For those of us who are used to living with dogs as a regular part of our daily routine, I think we often take for granted how lucky we are to have them as a part of our daily routine. At least I can say that I am guilty of it.
After an exhausting day, (or night) at work, my first sight at opening my front door is two blurs of canine shapes wiggling their entire bodies in sheer delight that I am home. One farily quiet and the other crowing at the top of her Pit Bull lungs, they dance around like my repetitive arrival is the most joyous experience. The Min Pin chimes in with the exasperated yipping, (which sounds like "reek "reek") and frolicks about.
My training side says to ignore them, my headache says for the love of dog, stop crowing so loudly, and my tired legs are noodling from the thrashing happy tail syndrome. All I want to do is relax for a few moments and all they want to do is get a few moments of attention from me. It's as if they had been anticipating my home-coming every second of the day and are about to burst.
Sitting on the couch, Boada, my male Pit Bull, can't quite reach my face and in an effort to impress me with his French skills, he steps on my feet with his small, but heavy paws and claws. Not impressed by the tongue technique I jerk up in response and fuss at him for stepping on me. He pouts like a 3 year old. Actually pouts.
Then there is feeding time. I just have to walk by the dog food cabinet and the drool spicket from Ophellia's never-ending faucet of slobber begins. I feed as quickly as possible for minimum clean up. As she inhales every chunk without chewing I ask her what her teeth are even in her head for if she's not going to use them. Then I look at her like I expect an intelligent answer or a different result at the next feeding.
I often go about the dialy routine without stopping to remember my dogs are dogs, not people. I love them like I love people, but often forget that my exhuberant furballs don't understand headaches, or Mommy can't throw the ball because she's late, or your breath smells like the salmon oil I just poured on your food so no, I don't want one in the kisser.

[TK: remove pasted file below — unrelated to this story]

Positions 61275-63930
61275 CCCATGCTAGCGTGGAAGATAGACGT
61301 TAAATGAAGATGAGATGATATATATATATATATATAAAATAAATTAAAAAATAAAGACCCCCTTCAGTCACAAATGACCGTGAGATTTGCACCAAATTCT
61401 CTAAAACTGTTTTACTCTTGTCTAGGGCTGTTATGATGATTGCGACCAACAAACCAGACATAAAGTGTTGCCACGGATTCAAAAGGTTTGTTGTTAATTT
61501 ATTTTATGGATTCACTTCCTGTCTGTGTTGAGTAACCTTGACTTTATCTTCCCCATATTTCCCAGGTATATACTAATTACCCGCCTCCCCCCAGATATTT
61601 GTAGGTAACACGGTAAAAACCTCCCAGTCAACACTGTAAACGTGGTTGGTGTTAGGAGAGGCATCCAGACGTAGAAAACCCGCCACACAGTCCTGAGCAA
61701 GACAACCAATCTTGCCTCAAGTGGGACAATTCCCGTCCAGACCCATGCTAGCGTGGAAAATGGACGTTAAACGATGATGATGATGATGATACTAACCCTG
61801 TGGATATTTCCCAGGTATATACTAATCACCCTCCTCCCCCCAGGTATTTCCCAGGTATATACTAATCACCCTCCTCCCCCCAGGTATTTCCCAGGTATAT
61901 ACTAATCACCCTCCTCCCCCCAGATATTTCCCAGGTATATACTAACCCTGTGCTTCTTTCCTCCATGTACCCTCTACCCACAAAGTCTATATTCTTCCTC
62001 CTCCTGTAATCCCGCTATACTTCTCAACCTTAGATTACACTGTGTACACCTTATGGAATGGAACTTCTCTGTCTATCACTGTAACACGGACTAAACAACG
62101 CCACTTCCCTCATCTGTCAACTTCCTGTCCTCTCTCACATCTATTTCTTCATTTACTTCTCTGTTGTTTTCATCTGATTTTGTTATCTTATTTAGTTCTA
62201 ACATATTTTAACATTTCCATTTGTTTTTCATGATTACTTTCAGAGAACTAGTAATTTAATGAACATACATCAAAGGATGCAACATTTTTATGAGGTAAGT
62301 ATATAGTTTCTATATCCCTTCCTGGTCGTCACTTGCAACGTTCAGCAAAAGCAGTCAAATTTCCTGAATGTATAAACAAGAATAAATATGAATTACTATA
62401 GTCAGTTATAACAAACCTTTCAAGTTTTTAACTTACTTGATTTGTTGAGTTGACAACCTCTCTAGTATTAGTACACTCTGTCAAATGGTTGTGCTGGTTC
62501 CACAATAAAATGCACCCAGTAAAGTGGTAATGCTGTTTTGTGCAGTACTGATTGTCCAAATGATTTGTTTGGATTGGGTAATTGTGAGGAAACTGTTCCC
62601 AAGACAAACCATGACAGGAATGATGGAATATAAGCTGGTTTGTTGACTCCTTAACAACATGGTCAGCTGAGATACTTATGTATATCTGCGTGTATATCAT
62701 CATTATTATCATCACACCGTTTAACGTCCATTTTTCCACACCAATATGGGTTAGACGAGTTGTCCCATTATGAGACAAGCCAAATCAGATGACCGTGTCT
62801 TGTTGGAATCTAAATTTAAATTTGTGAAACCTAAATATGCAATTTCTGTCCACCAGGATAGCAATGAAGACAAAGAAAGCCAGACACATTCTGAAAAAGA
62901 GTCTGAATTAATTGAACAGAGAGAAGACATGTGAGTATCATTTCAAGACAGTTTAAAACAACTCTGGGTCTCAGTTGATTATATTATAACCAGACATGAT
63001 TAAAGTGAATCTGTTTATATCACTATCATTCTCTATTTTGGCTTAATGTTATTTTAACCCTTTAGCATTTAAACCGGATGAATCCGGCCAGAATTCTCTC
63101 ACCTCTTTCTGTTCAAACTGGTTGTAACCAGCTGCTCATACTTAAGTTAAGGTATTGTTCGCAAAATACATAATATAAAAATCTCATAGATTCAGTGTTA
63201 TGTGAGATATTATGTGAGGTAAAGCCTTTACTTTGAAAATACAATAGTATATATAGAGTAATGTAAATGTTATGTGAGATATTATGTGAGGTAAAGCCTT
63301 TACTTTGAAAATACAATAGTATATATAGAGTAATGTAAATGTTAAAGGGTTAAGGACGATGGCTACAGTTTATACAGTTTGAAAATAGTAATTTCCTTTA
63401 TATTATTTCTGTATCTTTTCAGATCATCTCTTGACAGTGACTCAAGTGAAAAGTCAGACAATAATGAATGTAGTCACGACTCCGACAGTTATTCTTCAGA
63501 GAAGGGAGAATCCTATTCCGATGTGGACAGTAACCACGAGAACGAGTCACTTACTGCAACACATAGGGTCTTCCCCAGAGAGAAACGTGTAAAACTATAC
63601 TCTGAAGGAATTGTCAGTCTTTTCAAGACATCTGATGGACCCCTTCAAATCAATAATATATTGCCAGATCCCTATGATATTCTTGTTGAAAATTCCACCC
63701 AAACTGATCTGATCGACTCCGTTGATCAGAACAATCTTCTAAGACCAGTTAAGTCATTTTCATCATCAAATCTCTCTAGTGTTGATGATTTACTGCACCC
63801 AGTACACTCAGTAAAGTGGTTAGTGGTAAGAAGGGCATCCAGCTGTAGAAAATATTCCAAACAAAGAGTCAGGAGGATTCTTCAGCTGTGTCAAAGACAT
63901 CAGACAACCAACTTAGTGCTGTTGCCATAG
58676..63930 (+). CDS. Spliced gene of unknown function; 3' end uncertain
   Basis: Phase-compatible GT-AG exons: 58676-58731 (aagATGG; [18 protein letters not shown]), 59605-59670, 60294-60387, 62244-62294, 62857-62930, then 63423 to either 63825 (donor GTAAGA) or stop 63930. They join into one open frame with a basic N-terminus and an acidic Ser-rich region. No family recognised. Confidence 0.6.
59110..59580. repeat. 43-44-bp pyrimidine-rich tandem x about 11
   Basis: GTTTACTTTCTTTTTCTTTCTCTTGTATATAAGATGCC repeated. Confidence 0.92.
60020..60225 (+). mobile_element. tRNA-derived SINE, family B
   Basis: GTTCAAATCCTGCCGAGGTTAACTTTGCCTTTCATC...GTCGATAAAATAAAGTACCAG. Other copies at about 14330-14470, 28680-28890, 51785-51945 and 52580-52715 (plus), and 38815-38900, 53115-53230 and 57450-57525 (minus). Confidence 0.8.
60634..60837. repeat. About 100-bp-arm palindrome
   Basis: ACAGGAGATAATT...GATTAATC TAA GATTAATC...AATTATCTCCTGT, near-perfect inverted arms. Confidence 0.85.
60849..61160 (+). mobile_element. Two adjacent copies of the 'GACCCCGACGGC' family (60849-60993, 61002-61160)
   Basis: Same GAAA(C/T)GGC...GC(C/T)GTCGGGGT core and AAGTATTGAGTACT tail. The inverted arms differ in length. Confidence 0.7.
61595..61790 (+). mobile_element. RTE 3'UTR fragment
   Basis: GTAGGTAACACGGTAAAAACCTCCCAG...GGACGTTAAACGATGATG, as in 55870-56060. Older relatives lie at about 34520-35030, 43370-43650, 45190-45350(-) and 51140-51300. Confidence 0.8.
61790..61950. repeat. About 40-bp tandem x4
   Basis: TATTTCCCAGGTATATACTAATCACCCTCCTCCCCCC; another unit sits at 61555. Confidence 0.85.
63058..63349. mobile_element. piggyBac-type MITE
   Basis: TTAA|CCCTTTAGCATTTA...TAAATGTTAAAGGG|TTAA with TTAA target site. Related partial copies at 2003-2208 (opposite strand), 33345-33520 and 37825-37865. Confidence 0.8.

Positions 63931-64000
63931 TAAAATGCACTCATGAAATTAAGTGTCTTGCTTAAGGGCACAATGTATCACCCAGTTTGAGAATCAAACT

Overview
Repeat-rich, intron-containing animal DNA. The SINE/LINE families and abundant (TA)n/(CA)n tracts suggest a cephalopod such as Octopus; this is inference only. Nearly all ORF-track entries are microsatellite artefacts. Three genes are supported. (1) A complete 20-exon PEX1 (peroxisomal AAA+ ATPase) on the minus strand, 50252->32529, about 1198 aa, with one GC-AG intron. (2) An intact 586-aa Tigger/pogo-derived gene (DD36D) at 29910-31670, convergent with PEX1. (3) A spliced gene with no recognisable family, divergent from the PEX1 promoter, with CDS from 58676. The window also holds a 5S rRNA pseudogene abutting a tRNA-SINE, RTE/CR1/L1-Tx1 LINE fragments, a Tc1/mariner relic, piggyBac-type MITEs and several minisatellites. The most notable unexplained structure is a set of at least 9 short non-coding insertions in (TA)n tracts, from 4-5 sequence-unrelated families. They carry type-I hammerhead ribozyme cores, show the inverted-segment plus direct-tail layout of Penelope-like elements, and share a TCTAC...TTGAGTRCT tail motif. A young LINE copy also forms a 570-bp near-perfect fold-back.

Then the guilt sets in. Often I spend so much more time with other people's dogs that mine get the short end of the stick, when they should come first. Someone once told me that if you don't have time to put your hands on all of your own dogs at least once a day, you aren't giving them the attention that a good owner would.
Being that I know my dogs would put themselves between harms way and my children in a heartbeat, or alert me to dangerous situations, I have a lot to be thankful for in having them. Aside from our safety, they really are just ridiculously pleasant to be around. Who else in your life greets you quite as excitedly as your dog. Who doesn't mind the way you smell when you need a shower, or wants to kiss you even though you haven't brushed your teeth yet. I garuntee your spouse will give you that look if you pass gas in front of them, but not your dog.
We remind ourselves daily to live in the moment. Our canine companions could not be better teachers of that very philosohpy. They are quick to forgive, quick to love and always loyal. The lessons are immeasurable.
So... stressed and tired; out the door with you, and, as much as I hate Salmon, bring on the kisses. Our years together are numbered and I want to enjoy every moment. Maybe not the "you left me at home all day so I chewed up your favorite pair of shoes" moments, but then again...they're just shoes.
I work on fun activities to enrich the lives of my children, now it's time to play tug of war more and get a little muddy to enrich the lives of my dogs as well. Maybe I'll learn a thing or two along the way.